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Astron. Astrophys. 346, 441-452 (1999)

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1. Introduction

A major problem in the study of the early stages of star formation is the fact that they are obscured by large amounts of circumstellar dust, making them invisible at optical wavelengths. By observing at longer wavelengths, we can study more obscured, and thus generally younger, sources but at these wavelengths we are looking more at the circumstellar material than the photosphere of the protostar itself. Choosing only the less obscured stars selects older objects. Only a few sources are known which show features of the young, embedded systems, but which are visible in the optical or the near IR. The flat spectrum sources, at the boundary between the Class I and Class II systems, are thought to be close to this transition.

We are studying a young star which is an excellent example of an object close to the Class I / Class II boundary. This transitional Young Stellar Object (YSO), which is associated with IRAS 05327+3404, was first discussed by Magnier et al. (1996; Paper I). We refer to the outflow source by the nickname "Holoea" because of the unusually powerful ionized outflow (see Paper I) and to distinguish it from the other, weaker sources of far-IR emission in the vicinity. In Paper I, we showed that IRAS 05327+3404 (Holoea) has some features typical of Class I sources (rising spectral energy distribution, molecular bipolar outflow) and some features typical of Class II sources (visible central star, ionized outflow). Furthermore, the outflow is of an unusually high velocity ([FORMULA]650 km s-1) for a low-mass star (roughly K2), and the central star has brightened by [FORMULA] magnitudes since the 1954 POSS plates. All of these pieces of evidence suggest that this source is not only close to the Class I / Class II (Lada & Wilking 1984) boundary, but in fact in the process of becoming exposed. We are continuing the study of this transitional YSO to gain further understanding of this short-lived stage of stellar evolution. We have recently obtained new observations from optical to sub-millimeter wavelengths. In this paper, we discuss the implications of these new data on our understanding of the circumstellar material and the reflection nebula of IRAS 05327+3404 (Holoea).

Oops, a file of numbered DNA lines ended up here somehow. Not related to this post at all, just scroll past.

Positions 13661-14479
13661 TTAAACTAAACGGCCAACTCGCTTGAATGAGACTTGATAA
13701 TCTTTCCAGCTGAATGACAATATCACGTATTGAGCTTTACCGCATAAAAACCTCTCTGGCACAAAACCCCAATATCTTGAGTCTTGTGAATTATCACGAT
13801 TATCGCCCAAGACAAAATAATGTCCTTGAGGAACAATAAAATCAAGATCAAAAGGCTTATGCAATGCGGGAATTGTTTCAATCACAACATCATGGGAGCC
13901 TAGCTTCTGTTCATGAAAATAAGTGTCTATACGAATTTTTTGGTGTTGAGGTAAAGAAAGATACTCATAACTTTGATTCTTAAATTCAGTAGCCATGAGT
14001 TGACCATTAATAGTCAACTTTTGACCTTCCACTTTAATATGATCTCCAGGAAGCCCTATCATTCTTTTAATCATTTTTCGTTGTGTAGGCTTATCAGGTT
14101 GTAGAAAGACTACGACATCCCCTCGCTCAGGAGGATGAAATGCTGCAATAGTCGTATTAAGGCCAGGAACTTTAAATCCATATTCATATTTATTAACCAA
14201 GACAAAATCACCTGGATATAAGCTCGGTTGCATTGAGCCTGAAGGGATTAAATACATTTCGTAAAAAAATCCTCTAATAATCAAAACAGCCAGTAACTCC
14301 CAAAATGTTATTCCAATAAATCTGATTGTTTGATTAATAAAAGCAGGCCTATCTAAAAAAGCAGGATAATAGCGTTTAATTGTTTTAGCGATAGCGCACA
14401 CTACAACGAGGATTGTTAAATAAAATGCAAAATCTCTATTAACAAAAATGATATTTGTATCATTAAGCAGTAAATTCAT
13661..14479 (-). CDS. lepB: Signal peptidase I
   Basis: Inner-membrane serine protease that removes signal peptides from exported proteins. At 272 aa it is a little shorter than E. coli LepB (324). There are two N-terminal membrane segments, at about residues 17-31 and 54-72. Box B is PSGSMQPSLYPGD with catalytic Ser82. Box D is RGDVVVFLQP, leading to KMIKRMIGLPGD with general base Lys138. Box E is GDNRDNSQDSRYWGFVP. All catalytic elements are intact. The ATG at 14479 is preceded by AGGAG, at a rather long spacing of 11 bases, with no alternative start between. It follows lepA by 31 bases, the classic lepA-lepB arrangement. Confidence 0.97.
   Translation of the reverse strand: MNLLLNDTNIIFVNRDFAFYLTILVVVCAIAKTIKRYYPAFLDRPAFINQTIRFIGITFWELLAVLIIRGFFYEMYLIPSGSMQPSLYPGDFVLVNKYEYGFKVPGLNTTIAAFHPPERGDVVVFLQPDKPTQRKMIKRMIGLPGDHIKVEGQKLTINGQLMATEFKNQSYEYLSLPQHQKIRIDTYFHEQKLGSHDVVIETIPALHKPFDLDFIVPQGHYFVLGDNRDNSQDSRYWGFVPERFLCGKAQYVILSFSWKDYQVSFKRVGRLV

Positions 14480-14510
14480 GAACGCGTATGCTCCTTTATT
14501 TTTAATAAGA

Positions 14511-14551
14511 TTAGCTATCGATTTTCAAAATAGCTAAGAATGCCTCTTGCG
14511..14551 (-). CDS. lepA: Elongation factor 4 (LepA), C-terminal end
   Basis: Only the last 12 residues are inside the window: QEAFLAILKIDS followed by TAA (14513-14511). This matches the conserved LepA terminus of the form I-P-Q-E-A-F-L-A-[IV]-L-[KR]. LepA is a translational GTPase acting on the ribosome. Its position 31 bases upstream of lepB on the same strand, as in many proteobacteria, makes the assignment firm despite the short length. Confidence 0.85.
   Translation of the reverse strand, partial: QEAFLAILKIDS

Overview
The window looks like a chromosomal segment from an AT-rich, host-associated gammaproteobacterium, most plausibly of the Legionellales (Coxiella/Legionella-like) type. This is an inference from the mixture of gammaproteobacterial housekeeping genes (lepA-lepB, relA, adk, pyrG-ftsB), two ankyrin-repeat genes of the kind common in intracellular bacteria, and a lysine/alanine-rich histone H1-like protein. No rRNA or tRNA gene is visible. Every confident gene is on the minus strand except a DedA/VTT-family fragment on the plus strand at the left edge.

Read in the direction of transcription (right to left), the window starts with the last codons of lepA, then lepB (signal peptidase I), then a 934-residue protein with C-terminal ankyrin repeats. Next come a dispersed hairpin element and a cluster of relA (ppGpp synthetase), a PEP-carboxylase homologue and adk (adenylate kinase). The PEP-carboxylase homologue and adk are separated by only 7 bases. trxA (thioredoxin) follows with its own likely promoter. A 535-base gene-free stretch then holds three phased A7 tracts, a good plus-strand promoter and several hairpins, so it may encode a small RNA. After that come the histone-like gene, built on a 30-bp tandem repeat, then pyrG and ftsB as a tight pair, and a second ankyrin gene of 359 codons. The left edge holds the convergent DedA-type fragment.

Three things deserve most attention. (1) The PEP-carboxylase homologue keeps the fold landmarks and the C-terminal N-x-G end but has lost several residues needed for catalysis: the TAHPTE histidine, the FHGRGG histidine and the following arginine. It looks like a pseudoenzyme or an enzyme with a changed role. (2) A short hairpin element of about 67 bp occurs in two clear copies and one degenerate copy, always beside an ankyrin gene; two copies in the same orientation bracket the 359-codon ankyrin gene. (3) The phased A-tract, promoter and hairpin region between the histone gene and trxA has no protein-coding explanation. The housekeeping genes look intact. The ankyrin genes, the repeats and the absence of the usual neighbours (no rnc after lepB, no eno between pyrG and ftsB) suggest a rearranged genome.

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© European Southern Observatory (ESO) 1999

Online publication: May 21, 1999
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